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Tag: New York

Secret Service Arrests New York Man Accused of Threatening to Kill, Kidnap Trump

President Trump

By Steve Neavling

The Secret Service arrested a Queens man accused of threatening to kidnap and kill then-President Trump if he refused to leave the White House following his failed 2020 election.  

Thomas Welnicki, 72, was charged with making threats against the president in cell phone calls to the Secret Service between July 2020 and last month, The New York Post reports.

“I am going to do anything I can to take out [Trump]. Oh yeah that’s a threat, come and arrest me,” Welnicki allegedly said on a Jan. 4, 2021, voicemail.

“I will do anything I can to take out [Individual-1] and his 12 monkeys,” Welnicki allegedly said in his voicemail. “If I had the opportunity to do it in Manhattan that would be awesome.”

In a call on Nov. 8, Welnicki allegedly called Trump “Hitler” and said “I will do everything I can to make sure [Trump] is dead.”

Magistrate Judge Vera Scanlon ordered a $50,000 bond. 

During the hearing, his attorney Dierdre Von Dornum said Welnicki doesn’t own any weapons and hasn’t left New York City in 15 years. 

“If there were any actual danger here, I am certain that they would have arrested him sooner,” Von Dornum said.

FBI Investigates Letters Sent to Media Outlets from ‘Chinese Zodiac Killer’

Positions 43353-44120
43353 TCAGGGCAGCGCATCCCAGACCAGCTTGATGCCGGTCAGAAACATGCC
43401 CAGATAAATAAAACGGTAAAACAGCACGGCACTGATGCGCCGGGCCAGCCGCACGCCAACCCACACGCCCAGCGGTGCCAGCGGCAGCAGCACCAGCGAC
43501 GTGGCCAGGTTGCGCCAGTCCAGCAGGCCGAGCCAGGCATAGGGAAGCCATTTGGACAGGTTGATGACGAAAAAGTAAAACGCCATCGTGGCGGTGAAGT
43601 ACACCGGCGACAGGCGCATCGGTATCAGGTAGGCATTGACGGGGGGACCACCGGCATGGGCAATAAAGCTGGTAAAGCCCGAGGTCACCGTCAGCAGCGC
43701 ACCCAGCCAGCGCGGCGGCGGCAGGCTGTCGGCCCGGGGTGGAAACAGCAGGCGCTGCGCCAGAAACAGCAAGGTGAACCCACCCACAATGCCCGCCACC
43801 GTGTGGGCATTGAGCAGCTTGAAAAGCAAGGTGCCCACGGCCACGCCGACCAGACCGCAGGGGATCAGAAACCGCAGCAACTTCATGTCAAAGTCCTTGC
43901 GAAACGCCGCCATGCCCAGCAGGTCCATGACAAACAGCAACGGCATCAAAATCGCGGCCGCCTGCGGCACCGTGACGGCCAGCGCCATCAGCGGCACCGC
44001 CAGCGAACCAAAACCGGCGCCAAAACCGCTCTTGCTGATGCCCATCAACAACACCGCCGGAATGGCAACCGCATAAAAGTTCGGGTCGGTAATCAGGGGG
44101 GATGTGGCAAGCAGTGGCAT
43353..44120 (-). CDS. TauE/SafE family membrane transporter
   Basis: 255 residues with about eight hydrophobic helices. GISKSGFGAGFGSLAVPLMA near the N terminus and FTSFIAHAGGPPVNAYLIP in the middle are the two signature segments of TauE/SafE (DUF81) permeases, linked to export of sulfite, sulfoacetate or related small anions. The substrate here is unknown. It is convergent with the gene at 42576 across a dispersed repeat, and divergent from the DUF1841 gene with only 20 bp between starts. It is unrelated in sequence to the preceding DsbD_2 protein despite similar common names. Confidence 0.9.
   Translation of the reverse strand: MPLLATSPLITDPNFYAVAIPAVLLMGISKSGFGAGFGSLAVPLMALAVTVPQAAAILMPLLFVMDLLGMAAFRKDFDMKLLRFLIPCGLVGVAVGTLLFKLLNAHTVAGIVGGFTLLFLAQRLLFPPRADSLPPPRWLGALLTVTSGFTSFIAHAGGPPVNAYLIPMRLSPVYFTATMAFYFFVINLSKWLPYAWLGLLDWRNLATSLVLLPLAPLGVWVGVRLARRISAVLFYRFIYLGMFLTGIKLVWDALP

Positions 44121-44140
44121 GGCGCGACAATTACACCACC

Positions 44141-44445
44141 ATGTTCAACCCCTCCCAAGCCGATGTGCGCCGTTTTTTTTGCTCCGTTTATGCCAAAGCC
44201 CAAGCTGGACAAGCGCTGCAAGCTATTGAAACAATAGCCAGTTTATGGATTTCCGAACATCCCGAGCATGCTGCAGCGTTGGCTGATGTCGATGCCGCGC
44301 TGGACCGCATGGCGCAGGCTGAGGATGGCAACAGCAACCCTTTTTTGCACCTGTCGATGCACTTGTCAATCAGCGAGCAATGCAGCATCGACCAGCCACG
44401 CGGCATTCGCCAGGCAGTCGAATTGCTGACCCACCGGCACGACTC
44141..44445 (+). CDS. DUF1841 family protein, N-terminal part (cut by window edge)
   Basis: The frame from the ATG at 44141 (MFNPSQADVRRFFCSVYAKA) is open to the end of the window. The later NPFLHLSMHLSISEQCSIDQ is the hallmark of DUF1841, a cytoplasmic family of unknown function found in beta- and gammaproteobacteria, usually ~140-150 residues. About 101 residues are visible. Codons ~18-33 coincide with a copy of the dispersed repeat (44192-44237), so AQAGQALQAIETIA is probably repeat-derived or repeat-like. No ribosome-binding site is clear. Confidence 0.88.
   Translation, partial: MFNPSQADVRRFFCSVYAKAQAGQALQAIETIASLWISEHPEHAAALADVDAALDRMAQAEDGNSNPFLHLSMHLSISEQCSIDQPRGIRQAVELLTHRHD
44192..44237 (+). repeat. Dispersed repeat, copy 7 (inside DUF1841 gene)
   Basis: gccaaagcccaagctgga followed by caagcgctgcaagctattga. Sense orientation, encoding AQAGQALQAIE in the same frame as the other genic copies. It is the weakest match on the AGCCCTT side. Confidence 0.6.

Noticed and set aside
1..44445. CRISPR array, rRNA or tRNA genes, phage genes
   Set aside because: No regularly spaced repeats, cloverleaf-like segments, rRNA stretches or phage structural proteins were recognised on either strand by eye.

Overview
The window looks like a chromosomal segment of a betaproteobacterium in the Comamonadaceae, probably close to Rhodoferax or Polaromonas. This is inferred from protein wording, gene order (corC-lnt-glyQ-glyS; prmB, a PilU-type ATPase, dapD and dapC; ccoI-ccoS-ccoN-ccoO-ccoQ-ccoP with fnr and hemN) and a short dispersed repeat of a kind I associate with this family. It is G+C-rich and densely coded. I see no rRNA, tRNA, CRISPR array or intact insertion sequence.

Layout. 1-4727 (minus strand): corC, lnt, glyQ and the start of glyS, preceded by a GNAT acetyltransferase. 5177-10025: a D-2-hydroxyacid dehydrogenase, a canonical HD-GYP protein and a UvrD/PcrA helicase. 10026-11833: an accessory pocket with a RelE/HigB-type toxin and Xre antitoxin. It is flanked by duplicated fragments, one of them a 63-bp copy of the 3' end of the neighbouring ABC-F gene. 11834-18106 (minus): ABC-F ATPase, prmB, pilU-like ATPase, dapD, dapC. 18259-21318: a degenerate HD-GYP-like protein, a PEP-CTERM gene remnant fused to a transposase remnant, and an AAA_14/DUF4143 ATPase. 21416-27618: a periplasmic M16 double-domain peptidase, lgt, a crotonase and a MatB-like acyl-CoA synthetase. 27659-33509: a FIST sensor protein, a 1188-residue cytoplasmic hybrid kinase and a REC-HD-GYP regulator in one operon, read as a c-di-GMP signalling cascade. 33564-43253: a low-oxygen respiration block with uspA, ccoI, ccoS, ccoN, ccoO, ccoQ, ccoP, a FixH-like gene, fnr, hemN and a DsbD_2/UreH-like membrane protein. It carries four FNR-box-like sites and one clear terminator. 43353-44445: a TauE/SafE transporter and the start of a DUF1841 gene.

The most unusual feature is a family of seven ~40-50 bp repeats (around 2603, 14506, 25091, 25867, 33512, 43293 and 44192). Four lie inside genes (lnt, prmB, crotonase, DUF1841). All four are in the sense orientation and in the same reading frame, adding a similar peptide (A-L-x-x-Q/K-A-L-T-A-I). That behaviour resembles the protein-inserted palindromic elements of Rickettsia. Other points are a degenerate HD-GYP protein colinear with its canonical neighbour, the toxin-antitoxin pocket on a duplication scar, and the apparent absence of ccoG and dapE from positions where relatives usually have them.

A previous letter from the Zodiac Killer, via FBI.

By Steve Neavling

The FBI is investigating letters sent to several news stations in Albany, New York, that claimed to be from the “Chinese Zodiac Killer.”

The Albany Field Office is asking media outlets in the area to contact the bureau if they see similar letters, The Albany Times-Union reports.

The FBI is asking the outlets to keep the letters sealed to preserve any possible DNA evidence.

It’s not yet clear what was on the letters. 

The Zodiac Killer is accused of murdering at least five people around San Francisco in the late 1960s. Decades ago, he sent similar letters to other media outlets, including the Albany Times Union, which did not receive one of the latest letters. 

The letter in 1973 said a woman in Albany would be killed on Aug. 10, 1973. 

“YOU Were WRONG I AM NOT DEAD OR IN THE HOSPITAL I AM ALIVE AND WELL AND IM GOING TO START KILLING AGAIN,” the letter stated. 

One of the Zodiac’s previous victims lived in Albany.  

The FBI said in a statement that there is no threat to the community.

DEA Seizes Largest Amount of Cocaine Destined for New York in More Than a Decade

By Steve Neavling

The DEA seized more than a ton of cocaine that was destined for New York, and three people were indicted for their alleged involvement in a drug trafficking conspiracy. 

It was the largest seizure of cocaine headed to New York in more than a decade, according to DEA Special Agent in Charge Roy Donavan. 

“A multimillion-dollar storm of cocaine was seized before it could wreak havoc in the Northeast,” Donovan said in a statement.  “Over one ton of cocaine was seized, making it the largest cocaine seizure destined for the streets of New York in over a decade.  This seizure signifies a shift in the illegal drug landscape in New York, with cocaine seizures rising more than 150% in the last year.  DEA and our law enforcement partners will continue to guard against drug trafficking organizations’ tactics and techniques to smuggle drugs into our country.”

Jorge Aponte-Guzman, 33, Nelson Agramonte-Minaya, 37, and Carlos Maisonet-Lopez, 32, face up to life in prison on charges of conspiring to distribute and possess with intent to distribute at least 5 kilograms of cocaine.